Wlliam Gilmore Simms
The Simms Review (Vol 11: No 1) >> Chronicles of Ashley River — No. 4 >> [Page 22]

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[Page 22]

Short Stories | 2003
Transcription quently called a council of war, after do-
sing the window. This council consis-
ted of himself, Mrs o'Counelly and her
daughter, a fair blue-eyed and rather in.
young woman, and an old.de-
crepid servant named Caesar, all of whom
had, with much difficulty, been awaken-
ed to their danger. To these was added,
in time, from the other extremity of. the
house, one Captain Archer, a philosophi.
cal, and rather cold thin gentleman with
green eyes and red hair. The Sergeant-
in token of his superior ability, assumed
to direct the whole engine of defence,
and the military arrn tnent of the estab-
lishm'ent was at once mustered and put
in requisition, and under his command.
At a period, and in a situation when at-
tacks of the kind were by no means un-
frequent, The stock of arms in the 'Ould
Linn' was not so contemptible as we
might, otherwise, have been led to sus-
pect. It consisted of two tower muskets
of an inch bore: three old cutlasses, one
pair of horseman, and one pair of pocket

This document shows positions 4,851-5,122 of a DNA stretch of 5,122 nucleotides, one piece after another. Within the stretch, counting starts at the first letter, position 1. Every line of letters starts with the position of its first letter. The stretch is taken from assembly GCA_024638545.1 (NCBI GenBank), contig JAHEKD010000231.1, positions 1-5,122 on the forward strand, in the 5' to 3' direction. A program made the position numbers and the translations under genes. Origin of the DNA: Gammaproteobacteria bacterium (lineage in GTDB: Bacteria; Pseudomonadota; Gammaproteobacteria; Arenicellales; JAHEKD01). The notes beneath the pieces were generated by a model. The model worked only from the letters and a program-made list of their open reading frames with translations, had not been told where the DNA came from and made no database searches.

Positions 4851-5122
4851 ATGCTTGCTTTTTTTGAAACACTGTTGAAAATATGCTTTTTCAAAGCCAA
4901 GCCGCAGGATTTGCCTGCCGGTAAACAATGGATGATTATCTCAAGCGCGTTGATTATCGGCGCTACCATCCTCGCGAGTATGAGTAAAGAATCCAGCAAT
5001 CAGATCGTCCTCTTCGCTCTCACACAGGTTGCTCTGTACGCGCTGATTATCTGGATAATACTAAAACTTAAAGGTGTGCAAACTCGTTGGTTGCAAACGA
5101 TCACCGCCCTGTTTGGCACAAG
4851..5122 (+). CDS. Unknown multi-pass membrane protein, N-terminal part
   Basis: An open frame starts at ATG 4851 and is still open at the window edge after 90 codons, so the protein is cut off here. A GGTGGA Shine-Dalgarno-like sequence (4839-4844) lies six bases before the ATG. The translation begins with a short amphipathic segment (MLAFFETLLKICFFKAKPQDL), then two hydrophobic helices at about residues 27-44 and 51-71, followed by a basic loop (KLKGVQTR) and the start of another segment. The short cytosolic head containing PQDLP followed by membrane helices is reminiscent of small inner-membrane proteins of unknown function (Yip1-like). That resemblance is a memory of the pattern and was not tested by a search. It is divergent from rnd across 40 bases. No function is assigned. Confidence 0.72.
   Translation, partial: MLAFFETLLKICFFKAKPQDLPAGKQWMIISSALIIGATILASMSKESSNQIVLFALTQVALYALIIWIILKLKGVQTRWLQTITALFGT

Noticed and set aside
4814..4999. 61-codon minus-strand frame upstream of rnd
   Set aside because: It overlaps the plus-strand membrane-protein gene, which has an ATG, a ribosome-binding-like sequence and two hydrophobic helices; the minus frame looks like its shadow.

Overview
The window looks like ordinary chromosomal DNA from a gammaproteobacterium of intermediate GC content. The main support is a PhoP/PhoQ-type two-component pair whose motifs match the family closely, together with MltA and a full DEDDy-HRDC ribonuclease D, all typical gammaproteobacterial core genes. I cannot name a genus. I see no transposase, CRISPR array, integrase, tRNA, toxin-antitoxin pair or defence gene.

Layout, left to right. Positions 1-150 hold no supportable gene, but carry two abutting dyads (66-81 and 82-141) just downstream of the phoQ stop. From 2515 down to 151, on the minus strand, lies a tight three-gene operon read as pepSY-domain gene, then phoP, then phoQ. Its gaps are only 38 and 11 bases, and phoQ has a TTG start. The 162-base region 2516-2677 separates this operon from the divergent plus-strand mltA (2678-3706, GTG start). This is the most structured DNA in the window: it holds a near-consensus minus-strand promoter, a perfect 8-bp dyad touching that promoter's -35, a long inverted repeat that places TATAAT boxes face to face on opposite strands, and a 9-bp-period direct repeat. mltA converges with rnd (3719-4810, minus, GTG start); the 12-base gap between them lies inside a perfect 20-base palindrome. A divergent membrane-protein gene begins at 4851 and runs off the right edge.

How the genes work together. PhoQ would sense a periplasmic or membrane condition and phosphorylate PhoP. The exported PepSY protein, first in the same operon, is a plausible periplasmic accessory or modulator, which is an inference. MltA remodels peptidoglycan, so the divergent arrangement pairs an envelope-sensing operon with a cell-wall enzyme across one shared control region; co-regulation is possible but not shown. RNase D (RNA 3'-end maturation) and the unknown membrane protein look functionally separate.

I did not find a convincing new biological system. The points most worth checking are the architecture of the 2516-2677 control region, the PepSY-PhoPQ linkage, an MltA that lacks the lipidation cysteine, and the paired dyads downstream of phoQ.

pistols, a sabre, a pontoon, and three
pounds and a half of powder, besides a
proportionate quantity of shot. The va-
lor of the Sergeant grew vigorous as he,
beheld this seasonable supply, and he
immediately prepared for resistance and
defence. Captain Archer took his station
at the observatory which the Sergeant
had lately oceupied, with strict injunc-
tions to. do the" enemy as much injury as
he could, and by no means suffer himself
to he killed. He received as his aid the
negro Cesar and one pound of powder,
together with a cutlass, a pistol, and a
musket, with sufficient shot for the des-
truction of the whole Estatoe nation.
Thus equipped, we shall perceive,. that
although a cold and phlegmatic gentle-
man he maintained his post gallantly,
and with the most signal success.